Those players who own the Rules Manual, Book of the Arcane, and Atlas will find a fairly robust character creation system. Creating an Epic character occurs in several stages, each representing a different phase of the character's life, from birth to adulthood. Players are encouraged to roll on a series of charts, each one breathing life into the new character in the form of skills, boons and important story-based events in his or her life. Despite the utilization of guilds and professions in finishing out the character, traditional character classes play no part in Epic, with the pursuit of a particular profession handled by roleplaying and buying new skills and specialties with earned experience points.


By itself, the Rules Manual can be roughly divided by the reader into two sections: one devoted to the players supplying the majority of the character creation system, rules for conflict resolution and combat;  and one devoted to the Guide, which includes some 20 pages of fairly standard advice about gamemastery followed by an impressive section on magical weapons.

The conflict resolution system is target number based, with each player rolling two ten-sided dice, adding their relevant skill total and comparing to either the target number required for success or the total rolled by a competitor or combatant.

Combat in Epic offers a lot of option for players and GMs, with rules provided for everything from dirty tricks and combat feints to mass battle between hundreds of combatants. Between individual combatants, damage accrued is subtracted from Life Points, with several levels of relative harm, each level inflicting cumulative penalties to actions attempted by the wounded.

The magical items section of the Rules Manual is well-detailed with a number of very intriguing items that could be ported to any other fantasy system with a minimum of fuss. In addition to basic enchanted magic items, a lot of attention is given to the innate values of expertly crafted weapons and armor. This is a boon to the GM hesitant to dish out large amounts of magic in his or her campaign.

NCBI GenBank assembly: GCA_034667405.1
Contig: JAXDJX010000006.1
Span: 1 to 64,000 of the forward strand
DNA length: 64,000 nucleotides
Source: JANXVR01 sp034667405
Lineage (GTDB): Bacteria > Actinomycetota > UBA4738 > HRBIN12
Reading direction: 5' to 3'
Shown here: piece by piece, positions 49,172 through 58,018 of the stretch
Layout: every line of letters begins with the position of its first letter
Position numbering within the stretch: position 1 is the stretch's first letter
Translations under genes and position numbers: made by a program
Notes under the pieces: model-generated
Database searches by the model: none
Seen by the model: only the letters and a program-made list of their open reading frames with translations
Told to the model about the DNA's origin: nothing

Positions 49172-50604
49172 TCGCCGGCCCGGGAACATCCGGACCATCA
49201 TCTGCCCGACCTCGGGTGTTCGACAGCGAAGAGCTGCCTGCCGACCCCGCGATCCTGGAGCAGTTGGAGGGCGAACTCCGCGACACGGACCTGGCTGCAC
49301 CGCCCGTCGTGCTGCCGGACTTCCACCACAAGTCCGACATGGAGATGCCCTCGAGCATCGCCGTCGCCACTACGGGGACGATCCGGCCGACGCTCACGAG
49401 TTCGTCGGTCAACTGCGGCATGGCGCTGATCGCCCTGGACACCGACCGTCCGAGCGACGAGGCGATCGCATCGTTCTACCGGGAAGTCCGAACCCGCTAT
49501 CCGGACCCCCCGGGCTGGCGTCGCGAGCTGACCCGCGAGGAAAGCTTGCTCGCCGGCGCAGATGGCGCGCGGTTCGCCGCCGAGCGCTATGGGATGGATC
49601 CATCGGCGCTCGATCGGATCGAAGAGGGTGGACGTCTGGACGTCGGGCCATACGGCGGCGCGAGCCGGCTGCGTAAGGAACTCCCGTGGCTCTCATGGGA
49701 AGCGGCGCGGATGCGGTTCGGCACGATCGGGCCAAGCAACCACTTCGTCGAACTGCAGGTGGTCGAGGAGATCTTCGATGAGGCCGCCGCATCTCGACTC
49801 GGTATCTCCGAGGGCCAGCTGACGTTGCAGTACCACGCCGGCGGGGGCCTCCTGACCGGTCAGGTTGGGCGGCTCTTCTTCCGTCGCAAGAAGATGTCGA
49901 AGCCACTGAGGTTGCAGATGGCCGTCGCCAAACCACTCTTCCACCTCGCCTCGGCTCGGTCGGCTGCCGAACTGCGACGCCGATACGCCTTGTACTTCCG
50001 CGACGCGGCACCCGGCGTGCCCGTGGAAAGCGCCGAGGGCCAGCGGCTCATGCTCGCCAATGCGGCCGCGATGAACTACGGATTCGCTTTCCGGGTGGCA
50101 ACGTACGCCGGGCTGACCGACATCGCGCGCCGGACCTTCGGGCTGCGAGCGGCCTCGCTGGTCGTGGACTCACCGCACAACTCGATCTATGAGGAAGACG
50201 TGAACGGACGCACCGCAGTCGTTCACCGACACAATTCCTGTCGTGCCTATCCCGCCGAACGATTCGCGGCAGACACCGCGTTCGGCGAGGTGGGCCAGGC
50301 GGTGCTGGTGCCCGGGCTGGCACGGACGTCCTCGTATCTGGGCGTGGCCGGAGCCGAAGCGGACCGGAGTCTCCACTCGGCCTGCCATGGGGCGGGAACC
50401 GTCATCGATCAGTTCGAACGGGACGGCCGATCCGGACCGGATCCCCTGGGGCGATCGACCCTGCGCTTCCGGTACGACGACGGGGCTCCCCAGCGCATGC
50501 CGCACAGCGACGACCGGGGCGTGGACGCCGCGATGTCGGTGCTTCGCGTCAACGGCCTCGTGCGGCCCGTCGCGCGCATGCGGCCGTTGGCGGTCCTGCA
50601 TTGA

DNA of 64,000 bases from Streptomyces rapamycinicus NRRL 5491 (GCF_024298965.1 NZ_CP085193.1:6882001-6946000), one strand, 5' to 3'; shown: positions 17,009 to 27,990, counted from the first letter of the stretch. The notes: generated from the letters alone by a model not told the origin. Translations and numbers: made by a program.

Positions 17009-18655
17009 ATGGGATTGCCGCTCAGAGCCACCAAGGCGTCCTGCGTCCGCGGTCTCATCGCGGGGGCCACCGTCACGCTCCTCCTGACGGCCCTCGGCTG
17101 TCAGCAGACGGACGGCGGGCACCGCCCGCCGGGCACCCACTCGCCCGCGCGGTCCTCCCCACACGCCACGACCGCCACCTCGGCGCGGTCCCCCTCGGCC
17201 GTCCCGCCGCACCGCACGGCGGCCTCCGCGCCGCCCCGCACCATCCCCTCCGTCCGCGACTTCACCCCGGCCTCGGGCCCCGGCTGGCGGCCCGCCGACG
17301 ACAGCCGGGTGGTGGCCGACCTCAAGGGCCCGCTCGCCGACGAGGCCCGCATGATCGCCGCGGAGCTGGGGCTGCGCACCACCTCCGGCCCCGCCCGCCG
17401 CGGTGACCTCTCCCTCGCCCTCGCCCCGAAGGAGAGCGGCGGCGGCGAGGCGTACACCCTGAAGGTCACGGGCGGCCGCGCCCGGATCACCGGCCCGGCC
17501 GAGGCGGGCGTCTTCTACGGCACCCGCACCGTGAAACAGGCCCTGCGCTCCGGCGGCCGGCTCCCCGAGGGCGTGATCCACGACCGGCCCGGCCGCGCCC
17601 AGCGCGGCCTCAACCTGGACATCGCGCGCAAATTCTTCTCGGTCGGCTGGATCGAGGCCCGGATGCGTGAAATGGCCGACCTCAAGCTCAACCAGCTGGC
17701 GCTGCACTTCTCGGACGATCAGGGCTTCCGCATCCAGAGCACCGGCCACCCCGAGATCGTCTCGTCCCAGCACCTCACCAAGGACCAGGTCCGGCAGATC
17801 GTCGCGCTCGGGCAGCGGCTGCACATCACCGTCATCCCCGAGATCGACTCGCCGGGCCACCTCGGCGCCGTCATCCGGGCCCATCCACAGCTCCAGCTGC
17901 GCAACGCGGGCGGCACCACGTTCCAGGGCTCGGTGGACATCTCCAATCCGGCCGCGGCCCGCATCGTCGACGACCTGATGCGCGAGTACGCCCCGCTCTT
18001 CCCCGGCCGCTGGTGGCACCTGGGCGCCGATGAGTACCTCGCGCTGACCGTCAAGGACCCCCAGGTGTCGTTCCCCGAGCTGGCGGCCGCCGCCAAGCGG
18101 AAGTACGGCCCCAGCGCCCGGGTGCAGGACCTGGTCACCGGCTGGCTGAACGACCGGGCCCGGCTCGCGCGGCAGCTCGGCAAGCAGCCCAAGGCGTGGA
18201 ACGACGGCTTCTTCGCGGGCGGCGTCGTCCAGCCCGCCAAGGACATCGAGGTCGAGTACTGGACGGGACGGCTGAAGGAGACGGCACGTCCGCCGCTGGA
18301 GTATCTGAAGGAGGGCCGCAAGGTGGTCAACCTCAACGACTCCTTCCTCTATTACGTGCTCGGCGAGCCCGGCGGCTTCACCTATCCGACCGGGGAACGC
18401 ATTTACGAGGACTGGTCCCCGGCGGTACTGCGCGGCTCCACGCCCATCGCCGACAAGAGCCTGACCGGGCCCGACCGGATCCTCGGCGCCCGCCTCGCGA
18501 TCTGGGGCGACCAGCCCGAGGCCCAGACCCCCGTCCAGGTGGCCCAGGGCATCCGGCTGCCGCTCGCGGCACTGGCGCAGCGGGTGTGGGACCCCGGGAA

At its core, the Epic Role Playing game is a serviceable gaming system coated in layer upon layer of rich but highly-specific narrative detail. After the price, this will probably be the sticking point for most potential buyers. Those looking for a generic fantasy game would probably do best by looking elsewhere, but for those looking for a fully-realized fantasy milieu integrally represented in every aspect of a gaming system, Epic may be just the thing.



 

 

Reimdall:
Hi Mattormeg -  

Thanks for the looksee - we're excited that you appreciated the various settings in Eslin so much!  We've had a lot of feedback from gamers about the lack of sample guilds in the Rules Manual, and we've published on our website a selection of guilds and occupations for players who don't own the setting, or want to craft their own guilds and professions in their homebrew campaigns.  There's also a blog article detailing the creation of the same in a GM's custom setting.

The address for the sample guild article is here.

You can find the guild creation guidelines here.

Mcrow:

--- Quote from: Reimdall ---Hi Mattormeg -  

Thanks for the looksee - we're excited that you appreciated the various settings in Eslin so much!  We've had a lot of feedback from gamers about the lack of sample guilds in the Rules Manual, and we've published on our website a selection of guilds and occupations for players who don't own the setting, or want to craft their own guilds and professions in their homebrew campaigns.  There's also a blog article detailing the creation of the same in a GM's custom setting
--- End quote ---


Hello,

Just wanted to let you know that Mattormeg is one our staff reviewers and that I passed on the copies of the books to him for review.